FERRARI IS SET to abandon development of its 2009 challenger, to instead focus on producing a race winning machine for next season, according to team principal Stefano Domenicali.
The Maranello-based team has endured one of the most unsuccessful years in its history, failing to record a single point until round four in Bahrain before making its debut appearaence on the podium at Monaco, through Kimi Raikkonen.
A second podium finish for Felipe Massa in Germany confirmed Ferrari was progressing in the right direction, but Domenicali is keen to initiate preparations for 2010.
"We've already started work on the new project. And in the next couple of weeks we will move on to that. We want to start with a different pace compared to this year,? he told the BBC.
Much like rivals McLaren, Ferrari has suffered this season due to its commitment to the 2008 championship race, which ultimately delayed development on the radically different ?09 spec cars, and placed the team at a significant disadvantage.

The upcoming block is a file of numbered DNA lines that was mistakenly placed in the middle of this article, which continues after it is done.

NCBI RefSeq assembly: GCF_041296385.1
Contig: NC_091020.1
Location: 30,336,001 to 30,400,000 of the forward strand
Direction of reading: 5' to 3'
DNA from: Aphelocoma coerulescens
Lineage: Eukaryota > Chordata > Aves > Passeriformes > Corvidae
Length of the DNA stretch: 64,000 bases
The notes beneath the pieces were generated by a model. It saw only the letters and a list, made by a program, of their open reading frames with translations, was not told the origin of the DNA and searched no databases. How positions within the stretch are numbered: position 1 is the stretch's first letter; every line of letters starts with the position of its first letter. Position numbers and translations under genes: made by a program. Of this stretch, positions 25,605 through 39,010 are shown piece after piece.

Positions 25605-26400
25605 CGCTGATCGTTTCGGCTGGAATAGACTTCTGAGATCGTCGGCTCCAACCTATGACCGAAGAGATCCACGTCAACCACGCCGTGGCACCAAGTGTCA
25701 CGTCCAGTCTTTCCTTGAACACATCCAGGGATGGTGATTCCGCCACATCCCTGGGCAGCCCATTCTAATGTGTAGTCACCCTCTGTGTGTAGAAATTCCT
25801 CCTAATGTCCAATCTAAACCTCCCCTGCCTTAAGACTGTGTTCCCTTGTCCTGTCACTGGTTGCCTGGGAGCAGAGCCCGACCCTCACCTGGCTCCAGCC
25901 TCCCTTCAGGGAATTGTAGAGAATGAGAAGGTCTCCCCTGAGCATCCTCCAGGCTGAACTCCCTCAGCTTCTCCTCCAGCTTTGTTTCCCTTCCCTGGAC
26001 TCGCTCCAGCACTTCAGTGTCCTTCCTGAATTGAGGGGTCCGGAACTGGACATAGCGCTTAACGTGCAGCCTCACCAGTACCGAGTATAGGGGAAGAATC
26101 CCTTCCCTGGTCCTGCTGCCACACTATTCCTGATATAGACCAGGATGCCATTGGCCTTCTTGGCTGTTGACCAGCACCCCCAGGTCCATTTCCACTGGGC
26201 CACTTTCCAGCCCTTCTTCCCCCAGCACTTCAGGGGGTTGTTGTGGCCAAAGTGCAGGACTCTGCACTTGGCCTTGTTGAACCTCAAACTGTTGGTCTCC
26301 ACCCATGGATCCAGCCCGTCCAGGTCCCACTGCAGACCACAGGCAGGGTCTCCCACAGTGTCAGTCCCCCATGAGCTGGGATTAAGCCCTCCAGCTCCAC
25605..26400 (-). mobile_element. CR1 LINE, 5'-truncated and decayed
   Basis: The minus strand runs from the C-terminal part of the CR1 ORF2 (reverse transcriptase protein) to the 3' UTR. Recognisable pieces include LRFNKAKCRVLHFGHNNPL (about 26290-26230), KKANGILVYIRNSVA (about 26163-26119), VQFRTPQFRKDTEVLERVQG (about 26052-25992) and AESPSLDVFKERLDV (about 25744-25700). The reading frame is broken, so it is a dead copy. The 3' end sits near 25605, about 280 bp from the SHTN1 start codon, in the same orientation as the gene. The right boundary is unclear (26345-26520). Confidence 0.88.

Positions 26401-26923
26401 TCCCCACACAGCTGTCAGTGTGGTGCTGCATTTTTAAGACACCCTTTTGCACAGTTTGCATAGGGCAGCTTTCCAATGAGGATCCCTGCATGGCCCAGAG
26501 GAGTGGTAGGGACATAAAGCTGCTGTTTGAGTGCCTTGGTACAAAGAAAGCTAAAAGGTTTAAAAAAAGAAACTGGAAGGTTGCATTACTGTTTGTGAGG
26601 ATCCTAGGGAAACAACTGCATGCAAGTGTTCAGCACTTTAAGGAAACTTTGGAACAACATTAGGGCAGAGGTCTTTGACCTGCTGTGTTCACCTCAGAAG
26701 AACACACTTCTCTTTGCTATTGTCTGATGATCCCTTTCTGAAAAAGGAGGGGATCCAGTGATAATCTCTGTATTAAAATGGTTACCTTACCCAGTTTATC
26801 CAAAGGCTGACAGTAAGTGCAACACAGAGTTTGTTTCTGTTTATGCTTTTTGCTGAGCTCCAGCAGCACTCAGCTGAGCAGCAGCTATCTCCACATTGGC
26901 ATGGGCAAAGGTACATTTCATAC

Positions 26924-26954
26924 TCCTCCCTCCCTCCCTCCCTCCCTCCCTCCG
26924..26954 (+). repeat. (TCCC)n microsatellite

But with the technical regulations poised to remain frozen for next season, Ferrari hopes to capitalise on its current misfortunes and dedicate time for next year?s campaign.
Meanwhile, the Ferrari-powered Scuderia Toro Rosso is expected to dump Frenchman Sebastien Bourdais ahead of the Hungarian Grand Prix.
Bourdais has failed to impress during his 18-month stint in Formula One and constantly found himself outperformed by teammates Sebastian Vettel and Sebastien Buemi, recording only four points-scoring finishes in 27 races.
The team has lined up Spanish teenager Jamie Alguersuari as a replacement, only weeks after he was elevated to reserve driver status ahead of Brendon Hartley, making him the youngest ever driver to race in Formula One.
Alguersuari is a product of the Red Bull young driver program, and won the British Formula 3 Championship last season ? blazing a trail currently being followed by Aussie Daniel Ricciardo ? making him eligible for the mandatory FIA super licence.
An agreement to bring Alguersuari on board despite his lack of experience behind the wheel of an F1 car as a result of the in-season testing ban was reportedly accelerated by the involvement of Spanish company Repsol, which will provide free fuel to both Red Bull-owned outfits.